The UK economy shrank in April, for the second month running, stoking concerns about the cost of living crisis.
Figures from the Office for National Statistics released this morning (June 13) show gross domestic product fell 0.3 per cent in April, the second month of decline after March saw a 0.1 per cent fall.
The ONS said the main contributor was the “significant reduction” in the NHS’s test and trace programme, as well as a 1 per cent fall in manufacturing as businesses struggle with price increase and supply chain shortages.
Construction levels also fell 0.4 per cent in the month, which follows a 1.7 per cent growth in February that the ONS said was partially due to the “significant” repair and maintenance activity after a series of storms in the second half of the month.
Chancellor of the Exchequer, Rishi Sunak, said the slowing growth has been seen worldwide.
“Countries around the world are seeing slowing growth, and the UK is not immune from these challenges,” he said.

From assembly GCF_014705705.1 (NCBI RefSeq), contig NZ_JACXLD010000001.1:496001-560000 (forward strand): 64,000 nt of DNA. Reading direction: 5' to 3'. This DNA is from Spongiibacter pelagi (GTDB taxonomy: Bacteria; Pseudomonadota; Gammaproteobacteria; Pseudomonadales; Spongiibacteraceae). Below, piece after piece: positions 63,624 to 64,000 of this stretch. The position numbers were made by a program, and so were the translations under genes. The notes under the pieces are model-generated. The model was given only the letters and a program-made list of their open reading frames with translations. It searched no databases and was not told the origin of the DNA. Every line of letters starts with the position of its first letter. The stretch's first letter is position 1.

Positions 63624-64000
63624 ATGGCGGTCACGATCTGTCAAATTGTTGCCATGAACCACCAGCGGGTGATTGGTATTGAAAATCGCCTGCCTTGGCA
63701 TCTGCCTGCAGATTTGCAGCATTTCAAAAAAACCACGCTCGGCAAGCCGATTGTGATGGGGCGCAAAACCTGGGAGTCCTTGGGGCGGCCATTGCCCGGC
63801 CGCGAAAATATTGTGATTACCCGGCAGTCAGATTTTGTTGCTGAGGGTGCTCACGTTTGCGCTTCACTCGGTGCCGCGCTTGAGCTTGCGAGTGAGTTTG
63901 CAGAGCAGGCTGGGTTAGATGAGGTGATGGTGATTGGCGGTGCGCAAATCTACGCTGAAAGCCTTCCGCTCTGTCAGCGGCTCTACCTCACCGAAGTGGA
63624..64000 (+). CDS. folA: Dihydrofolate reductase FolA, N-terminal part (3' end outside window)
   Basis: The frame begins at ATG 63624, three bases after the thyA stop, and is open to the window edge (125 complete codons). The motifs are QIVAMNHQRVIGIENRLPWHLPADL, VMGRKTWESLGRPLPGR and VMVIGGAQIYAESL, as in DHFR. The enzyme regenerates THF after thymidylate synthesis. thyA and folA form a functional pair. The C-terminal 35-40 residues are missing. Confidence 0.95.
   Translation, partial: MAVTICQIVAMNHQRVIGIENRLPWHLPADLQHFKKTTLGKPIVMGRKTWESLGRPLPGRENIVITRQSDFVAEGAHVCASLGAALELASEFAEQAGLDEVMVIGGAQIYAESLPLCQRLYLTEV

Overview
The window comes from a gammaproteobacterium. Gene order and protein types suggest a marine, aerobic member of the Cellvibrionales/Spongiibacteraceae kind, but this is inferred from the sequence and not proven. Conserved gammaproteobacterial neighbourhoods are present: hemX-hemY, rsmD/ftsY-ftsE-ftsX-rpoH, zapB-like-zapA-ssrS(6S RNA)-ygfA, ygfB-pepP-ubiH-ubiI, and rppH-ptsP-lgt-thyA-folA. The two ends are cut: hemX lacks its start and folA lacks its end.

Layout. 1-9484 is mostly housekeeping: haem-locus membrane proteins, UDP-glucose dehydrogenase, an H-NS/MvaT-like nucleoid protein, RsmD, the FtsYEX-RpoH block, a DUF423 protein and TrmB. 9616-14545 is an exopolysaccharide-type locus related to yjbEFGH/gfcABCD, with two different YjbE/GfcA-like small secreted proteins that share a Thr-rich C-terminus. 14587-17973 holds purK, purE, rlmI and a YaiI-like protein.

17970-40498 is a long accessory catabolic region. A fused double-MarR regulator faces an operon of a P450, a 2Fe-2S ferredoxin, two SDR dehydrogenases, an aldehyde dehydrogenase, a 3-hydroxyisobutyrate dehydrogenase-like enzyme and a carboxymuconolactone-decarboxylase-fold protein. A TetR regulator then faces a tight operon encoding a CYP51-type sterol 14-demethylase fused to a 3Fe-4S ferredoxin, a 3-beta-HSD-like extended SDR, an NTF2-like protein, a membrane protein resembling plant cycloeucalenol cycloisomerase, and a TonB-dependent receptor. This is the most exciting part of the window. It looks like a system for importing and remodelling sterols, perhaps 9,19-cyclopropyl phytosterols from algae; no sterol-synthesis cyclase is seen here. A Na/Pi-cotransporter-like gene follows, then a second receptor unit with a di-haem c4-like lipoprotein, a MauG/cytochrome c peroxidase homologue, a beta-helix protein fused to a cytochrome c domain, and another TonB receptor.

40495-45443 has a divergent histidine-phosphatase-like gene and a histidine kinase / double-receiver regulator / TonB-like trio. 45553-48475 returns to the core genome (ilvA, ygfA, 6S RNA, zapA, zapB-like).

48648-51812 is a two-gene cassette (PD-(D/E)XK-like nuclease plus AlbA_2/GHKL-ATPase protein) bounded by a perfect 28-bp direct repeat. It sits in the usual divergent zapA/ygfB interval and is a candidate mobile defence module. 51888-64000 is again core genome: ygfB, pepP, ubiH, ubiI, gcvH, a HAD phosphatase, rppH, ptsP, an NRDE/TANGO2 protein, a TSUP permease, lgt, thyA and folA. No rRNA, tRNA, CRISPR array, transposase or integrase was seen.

Portfolio manager at Quilter Investors, Paul Craig, said while a recession is still a while away, it is “looming” on the horizon.
“With sterling sitting where it is just now things are unfortunately going to get worse before they get better.
“Just as with the pandemic response two years ago, fiscal and monetary policy is going to have to work hand in hand.”
At its monetary policy meeting on Thursday, the Bank of England is expected to raise interest rates to tackle soaring inflation.
Craig said: “As the BoE has pointed out in the past, much of this inflation is out of its control and as such it is going to be an incredibly difficult task to guide the economy through this volatile and uncertain period.”